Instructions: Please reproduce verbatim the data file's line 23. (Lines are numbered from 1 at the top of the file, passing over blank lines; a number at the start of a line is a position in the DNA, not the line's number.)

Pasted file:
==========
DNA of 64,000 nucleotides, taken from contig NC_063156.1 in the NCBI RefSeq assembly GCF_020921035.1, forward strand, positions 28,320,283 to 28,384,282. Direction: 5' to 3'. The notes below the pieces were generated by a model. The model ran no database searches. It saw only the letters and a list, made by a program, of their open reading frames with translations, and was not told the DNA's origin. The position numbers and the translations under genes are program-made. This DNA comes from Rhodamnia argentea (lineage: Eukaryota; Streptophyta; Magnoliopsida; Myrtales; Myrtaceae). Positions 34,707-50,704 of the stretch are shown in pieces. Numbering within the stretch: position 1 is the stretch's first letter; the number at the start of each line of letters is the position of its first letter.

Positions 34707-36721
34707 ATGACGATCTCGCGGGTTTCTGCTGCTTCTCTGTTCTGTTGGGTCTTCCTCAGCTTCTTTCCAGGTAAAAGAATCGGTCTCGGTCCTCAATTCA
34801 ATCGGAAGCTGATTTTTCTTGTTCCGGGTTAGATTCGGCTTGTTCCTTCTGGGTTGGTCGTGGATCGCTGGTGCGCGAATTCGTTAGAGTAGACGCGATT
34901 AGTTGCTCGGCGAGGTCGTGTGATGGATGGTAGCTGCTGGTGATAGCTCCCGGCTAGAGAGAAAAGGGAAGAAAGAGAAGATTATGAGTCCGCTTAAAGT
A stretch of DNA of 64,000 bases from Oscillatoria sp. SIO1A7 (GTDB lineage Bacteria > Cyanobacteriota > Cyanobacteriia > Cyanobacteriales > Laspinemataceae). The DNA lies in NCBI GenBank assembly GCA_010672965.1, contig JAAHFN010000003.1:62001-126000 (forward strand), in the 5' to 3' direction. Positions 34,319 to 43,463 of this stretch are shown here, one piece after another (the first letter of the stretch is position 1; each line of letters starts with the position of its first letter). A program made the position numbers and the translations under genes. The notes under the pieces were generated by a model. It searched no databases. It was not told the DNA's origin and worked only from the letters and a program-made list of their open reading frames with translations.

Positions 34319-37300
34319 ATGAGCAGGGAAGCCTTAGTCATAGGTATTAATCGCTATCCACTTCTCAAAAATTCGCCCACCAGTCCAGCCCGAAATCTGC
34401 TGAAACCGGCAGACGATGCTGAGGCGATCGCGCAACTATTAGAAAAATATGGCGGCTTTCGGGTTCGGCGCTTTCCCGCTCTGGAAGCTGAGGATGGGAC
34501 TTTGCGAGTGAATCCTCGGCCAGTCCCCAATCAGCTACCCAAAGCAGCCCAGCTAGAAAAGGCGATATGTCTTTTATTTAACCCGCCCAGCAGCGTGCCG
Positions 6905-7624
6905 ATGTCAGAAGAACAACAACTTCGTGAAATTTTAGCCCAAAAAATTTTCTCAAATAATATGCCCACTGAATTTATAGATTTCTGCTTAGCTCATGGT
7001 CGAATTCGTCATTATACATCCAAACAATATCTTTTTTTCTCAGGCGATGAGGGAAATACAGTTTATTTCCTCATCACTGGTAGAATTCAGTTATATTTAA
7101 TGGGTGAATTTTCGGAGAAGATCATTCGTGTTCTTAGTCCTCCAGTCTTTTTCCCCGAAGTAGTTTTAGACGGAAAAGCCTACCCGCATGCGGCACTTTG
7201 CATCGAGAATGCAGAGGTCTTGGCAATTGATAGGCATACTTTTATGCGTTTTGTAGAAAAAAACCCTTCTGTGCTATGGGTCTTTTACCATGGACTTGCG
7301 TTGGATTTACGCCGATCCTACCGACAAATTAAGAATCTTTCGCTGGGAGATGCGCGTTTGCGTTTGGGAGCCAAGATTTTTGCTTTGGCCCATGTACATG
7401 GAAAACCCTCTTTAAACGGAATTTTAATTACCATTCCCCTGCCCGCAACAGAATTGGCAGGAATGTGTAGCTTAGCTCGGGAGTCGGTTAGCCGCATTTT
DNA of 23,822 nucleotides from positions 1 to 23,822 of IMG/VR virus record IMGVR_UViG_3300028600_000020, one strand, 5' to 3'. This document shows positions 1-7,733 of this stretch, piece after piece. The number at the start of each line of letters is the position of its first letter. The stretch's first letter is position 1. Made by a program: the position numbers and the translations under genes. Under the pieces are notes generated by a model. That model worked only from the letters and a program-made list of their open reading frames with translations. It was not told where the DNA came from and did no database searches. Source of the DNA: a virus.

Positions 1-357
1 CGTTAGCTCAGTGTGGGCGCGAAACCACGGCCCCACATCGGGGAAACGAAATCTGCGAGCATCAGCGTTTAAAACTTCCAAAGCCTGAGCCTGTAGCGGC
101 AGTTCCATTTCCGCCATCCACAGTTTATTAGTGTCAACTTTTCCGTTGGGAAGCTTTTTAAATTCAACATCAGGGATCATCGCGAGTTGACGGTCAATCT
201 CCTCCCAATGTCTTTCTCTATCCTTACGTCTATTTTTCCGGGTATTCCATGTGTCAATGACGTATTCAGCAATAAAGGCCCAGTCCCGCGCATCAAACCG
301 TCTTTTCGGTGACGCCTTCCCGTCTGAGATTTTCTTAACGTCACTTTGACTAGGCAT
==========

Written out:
301 TCTTTTCGGTGACGCCTTCCCGTCTGAGATTTTCTTAACGTCACTTTGACTAGGCAT